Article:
Happy Holidays from CUPE NL

Holiday greetings from CUPE Newfoundland Labrador

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On behalf of the members of CUPE Newfoundland Labrador, a Christmas greeting featuring CUPE NL President Sherry Hillier will play on radio stations across the province.

The 30-second spot will run on VOCM and OZFM stations until the end of December 2019. Also, a holiday greeting from CUPE NL can be seen on NTV.

Listen to the radio spot

Happy Holidays December

CUPE NL proud sponsor of the Santa Show on VOCM radio

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Once again, CUPE Newfoundland Labrador is the exclusive sponsor of Santa Call-in Program airing on all VOCM stations province-wide. Children have the opportunity to talk to Santa Claus from December 9 to 20.

The show runs every day after the 5:30 p.m. newscast. Click here to listen to VOCM radio: https://vocm.com.

If you know a child that would like to speak to Santa, please call 709-570-1155.

Children can call the “Santa line” to leave their telephone number and they’ll receive a call back from Santa who will ask them what they want for Christmas. Calls come from all over the province including Labrador, Central Newfoundland, West Coast, South Coast, and the Avalon Peninsula.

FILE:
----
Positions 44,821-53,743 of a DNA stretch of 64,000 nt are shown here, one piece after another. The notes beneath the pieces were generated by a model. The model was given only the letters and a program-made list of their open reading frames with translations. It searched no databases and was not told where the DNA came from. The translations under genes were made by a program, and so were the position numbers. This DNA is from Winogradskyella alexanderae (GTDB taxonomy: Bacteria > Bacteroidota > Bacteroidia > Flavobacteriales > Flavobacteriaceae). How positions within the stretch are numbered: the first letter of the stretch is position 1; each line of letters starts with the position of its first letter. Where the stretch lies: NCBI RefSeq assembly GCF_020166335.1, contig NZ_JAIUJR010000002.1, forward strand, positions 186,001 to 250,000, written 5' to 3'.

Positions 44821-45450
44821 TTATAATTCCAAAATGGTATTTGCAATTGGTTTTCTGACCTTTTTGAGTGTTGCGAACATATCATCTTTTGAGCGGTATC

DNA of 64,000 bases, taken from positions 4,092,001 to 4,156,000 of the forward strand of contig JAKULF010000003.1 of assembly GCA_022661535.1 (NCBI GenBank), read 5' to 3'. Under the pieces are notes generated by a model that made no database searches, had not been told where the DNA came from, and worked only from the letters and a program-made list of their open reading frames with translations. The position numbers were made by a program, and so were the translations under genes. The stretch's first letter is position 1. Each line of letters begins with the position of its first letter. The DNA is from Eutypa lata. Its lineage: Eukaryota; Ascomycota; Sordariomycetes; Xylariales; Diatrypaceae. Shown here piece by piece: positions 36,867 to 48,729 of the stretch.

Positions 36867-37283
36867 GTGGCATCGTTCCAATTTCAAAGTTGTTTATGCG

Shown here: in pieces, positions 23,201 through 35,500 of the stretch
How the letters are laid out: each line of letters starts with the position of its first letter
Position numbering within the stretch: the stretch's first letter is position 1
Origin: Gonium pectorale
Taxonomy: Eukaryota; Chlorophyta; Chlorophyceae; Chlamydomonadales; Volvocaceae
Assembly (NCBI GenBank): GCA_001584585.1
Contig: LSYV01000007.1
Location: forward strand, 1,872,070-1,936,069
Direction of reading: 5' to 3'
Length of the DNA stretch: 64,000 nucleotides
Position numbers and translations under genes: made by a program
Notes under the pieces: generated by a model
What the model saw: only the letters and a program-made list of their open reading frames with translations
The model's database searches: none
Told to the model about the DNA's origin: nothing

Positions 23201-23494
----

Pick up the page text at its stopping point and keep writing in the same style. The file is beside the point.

red flag

Grand Falls-Windsor municipal workers to hold information picket Wednesday, December 11

creynolds News Release

Town of Grand Falls-Windsor in violation of contract with municipal workers

The union representing municipal workers employed by the Town of Grand Falls-Windsor says that the employer is acting in violation of their collective agreement and not being upfront with residents about operational changes to be implemented over the next two months. Representatives of the Canadian Union of Public Employees (CUPE) Local 1349 will hold an information picket on December 11, to voice their concerns and to make the public aware of the cuts to jobs and services.